Immediate  testimony  is  given  under  the  solemn  sanction  of  an 
oath,  in  the  presence  of  the  public ;  the  jury  have  the  advantage 
of  observing  the  deportment  of  the  witness,  the  manner  in  which 
he  gives  his  testimony :  in  particular,  whether  as  one  relying  on 
the  consistency  of  truth,  he  answers  promptly  and  readily  accord- 
ing to  the  suggestions  of  his  memory,  or  with  hesitation  and 
difficulty,  either  attempting  to  evade  direct  answers,  or  to  gain 
time  to  weigh  them,  in  order  to  avoid  contradictions  and  incon- 
sistency; whether  he  readily  answers  all  questions  indifferently, 
whether  they  make  in  favour  of  or  against  the  party  whose  witness 
he  is,  or  he  gives  favourable  answers  on  the  one  side  with  willing- 
ness and  readiness,  on  the  other  with  difficulty  and  reluctance. 
The  attention  of  such  a  witness  is  called  directly  and  immediately 
to  the  very  facts  of  which  the  disclosure  is  material ;  his  means  of 
knowledge,  memory,  situation,  connection  with  the  parties,  and 
his  motives,  are  subject  to  the  severe  and  trying  test  of  cross- 
examination,  by  means  of  which  fraudulent  witnesses  are  often 
surprised  and  detected. 

In  all  these  important  particulars  mediate  evidence  is  usually 
defective ;  for  although  no  doubt  be  entertained  that  the  witness 
examined  heard  from  another  the  statement  which  he  is  ready  to 
repeat,  yet  that  other  did  hot  make  the  communication  under  the 
sanction  of  an  oath;' there  are  no  sufficient  means  of  ascertaining 
whether  he  had  the  opportunity  or  the  capacity  for  minute  and 
accurate*  observation,  nor  of  judging  as  to  the  tenacity  of 
his  memory:  his  attention  in  making  the  communication  '- 
may  not  have  been  sufficiently  directed  to  many  of  the  particular 
facts,  which  afterwards  appear  to  be  material ;  he  may  have  omitted 
many  which  are  important,  or,  not  knowing  that  any  such  use 
would  afterwards  be  made  of  his  declarations,  may  have  expressed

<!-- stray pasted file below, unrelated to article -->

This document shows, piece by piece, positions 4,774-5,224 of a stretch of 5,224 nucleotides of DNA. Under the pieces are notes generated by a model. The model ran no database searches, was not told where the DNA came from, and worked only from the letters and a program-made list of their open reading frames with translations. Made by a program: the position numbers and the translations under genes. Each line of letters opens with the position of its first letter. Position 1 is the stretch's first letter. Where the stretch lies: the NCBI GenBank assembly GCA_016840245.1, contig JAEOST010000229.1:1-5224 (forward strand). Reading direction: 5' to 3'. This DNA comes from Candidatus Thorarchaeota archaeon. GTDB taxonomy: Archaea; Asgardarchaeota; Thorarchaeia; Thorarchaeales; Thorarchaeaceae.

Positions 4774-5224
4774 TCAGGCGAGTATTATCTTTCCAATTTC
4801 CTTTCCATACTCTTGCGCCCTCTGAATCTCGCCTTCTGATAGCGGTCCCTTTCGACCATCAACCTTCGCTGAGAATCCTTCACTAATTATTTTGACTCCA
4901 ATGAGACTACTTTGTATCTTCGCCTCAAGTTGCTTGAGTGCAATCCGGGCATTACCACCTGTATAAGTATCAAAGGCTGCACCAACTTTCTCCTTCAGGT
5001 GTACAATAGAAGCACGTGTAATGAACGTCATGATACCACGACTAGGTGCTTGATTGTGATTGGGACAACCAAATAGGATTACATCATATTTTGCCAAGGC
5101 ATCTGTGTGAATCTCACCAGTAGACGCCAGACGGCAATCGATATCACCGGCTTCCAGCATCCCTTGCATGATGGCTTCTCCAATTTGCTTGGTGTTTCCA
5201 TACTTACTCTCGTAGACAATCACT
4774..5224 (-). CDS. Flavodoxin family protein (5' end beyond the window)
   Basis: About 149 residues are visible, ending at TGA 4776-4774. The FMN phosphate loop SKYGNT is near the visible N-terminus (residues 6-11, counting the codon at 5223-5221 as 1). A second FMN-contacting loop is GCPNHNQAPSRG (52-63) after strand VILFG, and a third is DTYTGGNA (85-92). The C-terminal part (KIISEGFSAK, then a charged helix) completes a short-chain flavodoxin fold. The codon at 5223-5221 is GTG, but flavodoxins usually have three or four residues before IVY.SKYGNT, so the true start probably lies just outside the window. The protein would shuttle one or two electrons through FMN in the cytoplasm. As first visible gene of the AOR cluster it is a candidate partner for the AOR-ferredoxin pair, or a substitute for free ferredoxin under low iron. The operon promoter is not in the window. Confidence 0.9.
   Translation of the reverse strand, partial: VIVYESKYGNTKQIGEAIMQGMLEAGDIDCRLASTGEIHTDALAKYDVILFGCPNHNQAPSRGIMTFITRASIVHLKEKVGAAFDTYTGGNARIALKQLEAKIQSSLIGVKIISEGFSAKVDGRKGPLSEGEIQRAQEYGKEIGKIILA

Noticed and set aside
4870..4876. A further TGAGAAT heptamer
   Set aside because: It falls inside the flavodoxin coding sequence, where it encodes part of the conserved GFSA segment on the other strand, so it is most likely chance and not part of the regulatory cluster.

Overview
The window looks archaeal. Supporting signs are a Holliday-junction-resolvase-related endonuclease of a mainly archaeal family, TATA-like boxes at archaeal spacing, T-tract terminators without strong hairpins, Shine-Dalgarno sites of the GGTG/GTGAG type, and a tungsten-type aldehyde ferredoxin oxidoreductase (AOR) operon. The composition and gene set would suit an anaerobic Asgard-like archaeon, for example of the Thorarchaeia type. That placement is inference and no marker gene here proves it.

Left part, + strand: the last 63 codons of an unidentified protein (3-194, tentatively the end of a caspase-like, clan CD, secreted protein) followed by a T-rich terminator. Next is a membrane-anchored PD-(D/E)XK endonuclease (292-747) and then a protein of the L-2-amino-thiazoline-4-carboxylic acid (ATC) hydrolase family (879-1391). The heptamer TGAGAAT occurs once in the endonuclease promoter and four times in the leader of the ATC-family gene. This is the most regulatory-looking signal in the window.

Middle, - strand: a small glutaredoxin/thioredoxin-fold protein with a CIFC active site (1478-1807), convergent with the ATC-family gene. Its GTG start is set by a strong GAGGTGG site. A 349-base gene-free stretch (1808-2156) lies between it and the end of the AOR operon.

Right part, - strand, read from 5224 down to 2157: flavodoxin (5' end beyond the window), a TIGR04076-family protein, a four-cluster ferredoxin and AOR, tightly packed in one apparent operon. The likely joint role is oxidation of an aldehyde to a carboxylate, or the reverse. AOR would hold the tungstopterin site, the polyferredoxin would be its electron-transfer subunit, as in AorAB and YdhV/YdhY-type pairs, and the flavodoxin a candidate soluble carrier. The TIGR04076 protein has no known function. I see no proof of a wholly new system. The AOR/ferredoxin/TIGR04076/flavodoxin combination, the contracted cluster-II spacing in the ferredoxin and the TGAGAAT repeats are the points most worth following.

himself  without  that  caution  and  accuracy  which  he  would  have 
deemed  to  be  necessary  had  he  been  examined  under  the  sanction 
of  an  oath  before  a  public  tribunal,  having  his  attention  particu- 


larly  directed  to  eacli  material  fact,  and  witTi  a  fall  knowledge  of 
the  important  consequences  whicli  migHt  result  from  Ms  testimony 
witli  respect  to  tlie  property,  liberty,  or  lives  of  others,  and  the 
necessity  for  attention  and  caution  in  his  answers.  In  addition 
to  this,  he  may  have  been  induced  to  misrepresent  facts  on  the 
particular  occasion,  under  the  influence  of  indirect  motives,  which, 
without  the  opportunity  of  cross-examination,  it  is  impossible  to 
trace  or  even  to  surmise. 

Where  the  communication  is  derived  through  several  interme- 
diate witnesses,  it  is  still  weaker  in  degree ;  there  is  greater  latitude 
afforded  for  misunderstanding  and  mistake,  or  even  designed  wilful 
misrepresentation  ;  and  it  is  more  difficult  to  appreciate  the  veracity 
of  the  original  witness,  the  means  which  he  possessed  of  acquiring 
information,  and  the  motives  by  which  he  was  actuated  in  making 
the  communication.  Ordinary  experience  shows  how  little  credit 
is  due  to  such  mediate  testimony,  and  how  frequently  it  happens 
that  even  most  absurd  and  improbable  reports  acquire  credit. 

But  where  such  immediate  testimony  is  unattainable,  and  declara- 
tions oral  or  written  can  be  proved  to  have  been  made,  why,  it  may